We’re stripping assets

Tilia wood floor
Parquet floor part removed with bitumen underneath. These blocks have been stained.

The builders start in earnest in two days’ time so we’re preparing the house. Obviously, we have to remove the small items that have made it comfortable during our many visits: folding chairs and a table, mugs, coffee pot, kettle and cutlery. But we’re also removing some surprising assets from the house itself.

Our obsession with the floor (to dig or not to dig) has resulted in removing carpet from the lounge and digging holes. And, O marvel, under the carpet is the same herringbone parquet we had already admired in the hall! Lifting a few blocks shows that it is stuck down with bitumen, a black, tarry substance that catches at our sinuses as it is released by the wooden blocks.

Cue another decision: we’ll lift the parquet floor, have the blocks cleaned, and re-lay it when the floor is ready. We have spent several days with crowbars, cold chisels and hammers lifting blocks of tongue and groove parquet coated on one side with black stuff. This work left behind a black sea of crunching bitumen in the hall and lounge.

Rectory wood floor
Parquet at the rectory, Biddenden (yellowed by artificial light)

The parquet blocks, which eventually filled eight cardboard boxes, are of a typical size and material for the period (see photo of our parquet in Biddenden) – solid, and almost certainly made of mahogany. Mahogany is now quite rightly shunned because of the damage done in the past to rainforests by harvesting trees for this very purpose. This is makes us all the more determined to save these blocks, though they would be an odd assortment if we left them untreated. Some have a coat of rich, dark varnish, others have lost colour from exposure to the sun, some have nails driven into them from the carpet gripper rods, some have some surface damage from the underlay.

Our stripping efforts did not stop there. The doors, which are hollow and of a nondescript laminated type, have handles made of Bakelite. Even the door to the airing cupboard has Bakelite handles. I have gone round the house removing them, tying them together with string and placing the screws in a small plastic pouch. Then the door locks had to be removed in case the workers shut themselves inside a room with no handle to get out. The locks have been saved with their own screws and keys.

Anything that can be reused has been unscrewed and saved: mahogany shelving, pine batons, even solid oak thresholds. Metal shelving brackets are stored safely in boxes for reuse.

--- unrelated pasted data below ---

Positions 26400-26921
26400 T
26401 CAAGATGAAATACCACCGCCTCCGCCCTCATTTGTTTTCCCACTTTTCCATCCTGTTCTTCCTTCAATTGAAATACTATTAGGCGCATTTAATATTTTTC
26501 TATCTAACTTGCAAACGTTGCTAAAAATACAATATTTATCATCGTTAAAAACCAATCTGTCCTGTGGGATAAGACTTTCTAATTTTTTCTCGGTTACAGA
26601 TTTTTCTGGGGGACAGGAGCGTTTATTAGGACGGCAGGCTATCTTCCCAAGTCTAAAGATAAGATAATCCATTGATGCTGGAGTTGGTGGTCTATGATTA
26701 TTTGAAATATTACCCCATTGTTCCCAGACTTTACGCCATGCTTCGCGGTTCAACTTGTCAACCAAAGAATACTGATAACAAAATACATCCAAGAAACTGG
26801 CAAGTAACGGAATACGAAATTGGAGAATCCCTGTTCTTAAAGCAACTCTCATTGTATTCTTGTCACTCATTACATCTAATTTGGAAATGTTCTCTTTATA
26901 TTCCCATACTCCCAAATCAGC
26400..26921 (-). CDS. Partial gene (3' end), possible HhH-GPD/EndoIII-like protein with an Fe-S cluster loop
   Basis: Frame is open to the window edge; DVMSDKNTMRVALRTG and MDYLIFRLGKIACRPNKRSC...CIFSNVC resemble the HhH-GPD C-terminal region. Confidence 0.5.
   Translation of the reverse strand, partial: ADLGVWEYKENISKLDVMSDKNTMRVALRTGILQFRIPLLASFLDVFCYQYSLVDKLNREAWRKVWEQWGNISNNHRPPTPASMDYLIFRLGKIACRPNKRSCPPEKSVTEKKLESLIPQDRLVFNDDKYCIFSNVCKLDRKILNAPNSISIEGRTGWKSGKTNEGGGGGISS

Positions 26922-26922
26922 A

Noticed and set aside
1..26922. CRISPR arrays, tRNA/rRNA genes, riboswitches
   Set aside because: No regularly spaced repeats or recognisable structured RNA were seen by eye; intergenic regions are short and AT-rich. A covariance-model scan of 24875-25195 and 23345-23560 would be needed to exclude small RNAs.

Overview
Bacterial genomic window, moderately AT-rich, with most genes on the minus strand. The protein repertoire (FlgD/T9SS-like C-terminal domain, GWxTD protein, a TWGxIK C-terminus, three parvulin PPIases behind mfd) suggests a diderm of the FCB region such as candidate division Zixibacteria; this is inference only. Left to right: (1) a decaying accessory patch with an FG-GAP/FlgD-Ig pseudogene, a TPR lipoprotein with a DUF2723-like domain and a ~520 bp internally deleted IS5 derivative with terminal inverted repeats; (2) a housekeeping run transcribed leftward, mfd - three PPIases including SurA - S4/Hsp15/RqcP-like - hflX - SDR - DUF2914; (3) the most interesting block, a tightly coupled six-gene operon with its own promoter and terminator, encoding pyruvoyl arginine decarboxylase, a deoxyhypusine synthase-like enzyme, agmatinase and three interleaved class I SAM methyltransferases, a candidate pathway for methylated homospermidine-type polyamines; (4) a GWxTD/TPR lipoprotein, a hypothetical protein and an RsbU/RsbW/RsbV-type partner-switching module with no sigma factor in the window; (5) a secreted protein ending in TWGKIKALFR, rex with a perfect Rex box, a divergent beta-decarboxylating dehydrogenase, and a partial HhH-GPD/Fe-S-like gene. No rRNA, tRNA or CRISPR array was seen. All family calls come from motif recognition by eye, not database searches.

The problem now is deciding out where to store all these materials when we eventually move out of the rectory, which will yield up its own set of retrievable fixings. Tilia’s boxes of parquet blocks are now in an unused wood shed in Biddenden, much of the shelving is stacked in the crumbling Wendy house at the bottom of Tilia’s garden (another project…) and the shelf brackets, door locks and handles are loose in a box at home.

By keeping them, we are looking ahead to the time when we can put at least some of them back, on the other side of the big build that starts on Monday.

Keerthi becomes Bishop of Kurunegala

How can I begin to describe the extravaganza of Keerthi’s enthronement? Suffice it to say that with three separate processions, with singing priests, dancing children, foot washing, deaf-blind performances and translations between three languages, the service took over four hours. The cathedral building could seat only 600 of the 2500 guests, so most of them watched the action on screens under marquees set up for them outside.

Alex sat with other robed clergy from all over the island, some of whom we knew. I joined Keerthi and his close family on a procession into the cathedral between a double row of Kandyan drummers in full ceremonial dress. As we squeezed into the pews reserved for family and friends, I found myself seated three rows from the front with an excellent view of the proceedings.

Bishops came from diverse parts of the Anglican Communion, including Paul Slater from Leeds, Sri Lanka’s partner diocese in the UK. Bishop Ian Ernest came from Mauritius to represent the Archbishop of Canterbury Justin Welby. Keerthi has built up a vast network of friends and contacts, and all the parishes with which he has been associated send busloads of parishioners.

There were pews set aside for government ministers who appeared dressed in formal white. In front even of them, on low settles decorated with ceremonial white sheets, sat four orange-clad Buddhist monks: Kurunegala Diocese includes the town of Kandy, seat of the country’s most important and influential Buddhist monasteries. The press were there in force.